Based on actual events, this tale of a grass roots political effort in rural Brazil combines straightforward storytelling and a light-handed lyricism for a result that’s both pleasing and effective. Though its didactic aims are clear, pic’s avoidance of stolid preachiness should help win it many supporters on the international fest circuit.
Framing story opens in Rio de Janeiro when Jocelia, a young law student working in a hostel for the homeless, encounters a man who was once a brutal enforcer in her native village. Their meeting prompts her to recall the events that marked the beginning of the end for the regime he represented.
When the tale flashes back a decade, the villagers of Marcacao, in northeastern Brazil, are seen to be victimized at every turn. Children as well as adults labor in the cane fields under the harshest conditions, and are routinely cheated by the man who controls the trade in fresh crabs, their only other source of income. To make matters worse, the local bosses force them to pay for water from the village’s communal tap.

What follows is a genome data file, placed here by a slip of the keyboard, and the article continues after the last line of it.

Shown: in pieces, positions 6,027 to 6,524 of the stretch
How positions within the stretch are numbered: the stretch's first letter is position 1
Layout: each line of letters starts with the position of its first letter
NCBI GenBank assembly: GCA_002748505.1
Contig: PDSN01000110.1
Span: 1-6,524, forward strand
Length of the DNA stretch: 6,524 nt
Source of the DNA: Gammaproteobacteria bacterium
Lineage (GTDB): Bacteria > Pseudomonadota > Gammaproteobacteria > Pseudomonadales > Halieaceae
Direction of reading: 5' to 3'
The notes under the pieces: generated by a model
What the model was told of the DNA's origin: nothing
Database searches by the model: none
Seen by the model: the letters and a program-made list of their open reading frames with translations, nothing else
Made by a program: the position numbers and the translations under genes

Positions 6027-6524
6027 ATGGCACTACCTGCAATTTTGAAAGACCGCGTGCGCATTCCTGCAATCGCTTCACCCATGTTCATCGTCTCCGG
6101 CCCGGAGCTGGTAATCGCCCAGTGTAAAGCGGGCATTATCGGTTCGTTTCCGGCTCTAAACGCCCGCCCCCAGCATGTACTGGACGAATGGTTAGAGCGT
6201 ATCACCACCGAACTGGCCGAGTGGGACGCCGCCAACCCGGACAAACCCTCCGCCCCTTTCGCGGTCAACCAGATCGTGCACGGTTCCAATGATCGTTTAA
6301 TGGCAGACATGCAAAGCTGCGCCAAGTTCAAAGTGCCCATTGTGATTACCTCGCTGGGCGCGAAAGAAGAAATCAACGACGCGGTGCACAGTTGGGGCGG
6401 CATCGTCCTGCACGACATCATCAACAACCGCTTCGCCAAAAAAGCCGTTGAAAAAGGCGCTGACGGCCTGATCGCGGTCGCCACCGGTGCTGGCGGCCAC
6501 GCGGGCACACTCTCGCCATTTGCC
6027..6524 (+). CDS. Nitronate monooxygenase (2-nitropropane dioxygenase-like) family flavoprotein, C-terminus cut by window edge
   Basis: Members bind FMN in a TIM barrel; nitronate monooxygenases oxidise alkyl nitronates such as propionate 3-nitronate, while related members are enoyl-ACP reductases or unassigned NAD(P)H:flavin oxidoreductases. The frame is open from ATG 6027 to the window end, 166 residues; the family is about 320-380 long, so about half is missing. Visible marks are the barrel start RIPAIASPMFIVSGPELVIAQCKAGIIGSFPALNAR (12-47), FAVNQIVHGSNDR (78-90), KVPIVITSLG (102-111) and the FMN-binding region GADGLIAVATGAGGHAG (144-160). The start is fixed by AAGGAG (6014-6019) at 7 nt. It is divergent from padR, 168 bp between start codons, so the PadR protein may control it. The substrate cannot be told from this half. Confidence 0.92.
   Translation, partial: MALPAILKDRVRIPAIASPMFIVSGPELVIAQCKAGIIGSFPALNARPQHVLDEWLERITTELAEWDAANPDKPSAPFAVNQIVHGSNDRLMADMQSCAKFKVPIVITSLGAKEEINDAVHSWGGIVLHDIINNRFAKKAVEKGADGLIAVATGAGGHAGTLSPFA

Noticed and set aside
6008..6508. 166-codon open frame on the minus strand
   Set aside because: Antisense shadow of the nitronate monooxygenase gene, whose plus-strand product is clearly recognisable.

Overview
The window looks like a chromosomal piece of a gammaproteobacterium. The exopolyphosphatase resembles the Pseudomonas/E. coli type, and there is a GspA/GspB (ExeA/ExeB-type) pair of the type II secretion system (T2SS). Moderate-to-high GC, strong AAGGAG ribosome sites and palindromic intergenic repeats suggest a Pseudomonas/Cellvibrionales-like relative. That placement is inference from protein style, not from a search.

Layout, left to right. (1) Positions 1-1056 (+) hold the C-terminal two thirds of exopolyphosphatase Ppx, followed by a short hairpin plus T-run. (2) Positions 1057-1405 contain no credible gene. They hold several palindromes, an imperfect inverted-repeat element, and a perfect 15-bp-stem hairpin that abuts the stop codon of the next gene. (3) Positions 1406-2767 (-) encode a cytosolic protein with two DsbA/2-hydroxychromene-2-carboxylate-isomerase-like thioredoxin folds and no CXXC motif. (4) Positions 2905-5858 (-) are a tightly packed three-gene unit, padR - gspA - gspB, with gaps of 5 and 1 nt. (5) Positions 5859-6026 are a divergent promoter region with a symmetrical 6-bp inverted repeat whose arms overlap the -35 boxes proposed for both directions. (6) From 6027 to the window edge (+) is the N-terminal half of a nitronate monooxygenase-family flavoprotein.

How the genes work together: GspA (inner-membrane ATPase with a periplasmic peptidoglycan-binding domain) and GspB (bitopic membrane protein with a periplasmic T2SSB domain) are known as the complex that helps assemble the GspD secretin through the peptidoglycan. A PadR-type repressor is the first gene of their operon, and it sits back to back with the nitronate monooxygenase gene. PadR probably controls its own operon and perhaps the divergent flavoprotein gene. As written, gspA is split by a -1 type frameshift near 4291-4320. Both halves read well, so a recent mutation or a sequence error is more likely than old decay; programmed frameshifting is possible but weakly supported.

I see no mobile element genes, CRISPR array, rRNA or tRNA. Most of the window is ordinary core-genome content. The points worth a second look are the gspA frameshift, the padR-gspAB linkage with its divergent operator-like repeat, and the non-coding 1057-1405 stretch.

Change arrives in the form of a young nun whom the local kids take to immediately. Her simple home soon becomes a meeting place and focal point for their nascent political activism. While the nun offers little in the way of leadership or radical urgings, her mere presence seems to have a catalytic effect, inspiring the young people to mount a campaign for free water.
Their steady determination paves the way for victories, suggesting that, in many such cases, a simple ability to organize for positive change can work wonders.
Message aside, pic has the winning air of a gentle, good-humored folk tale, with ample regional flavor suffusing the locales, understated handling by helmer Jussara Queiroz and nice perfs from what’s presumably a non-pro cast. Tech credits are OK.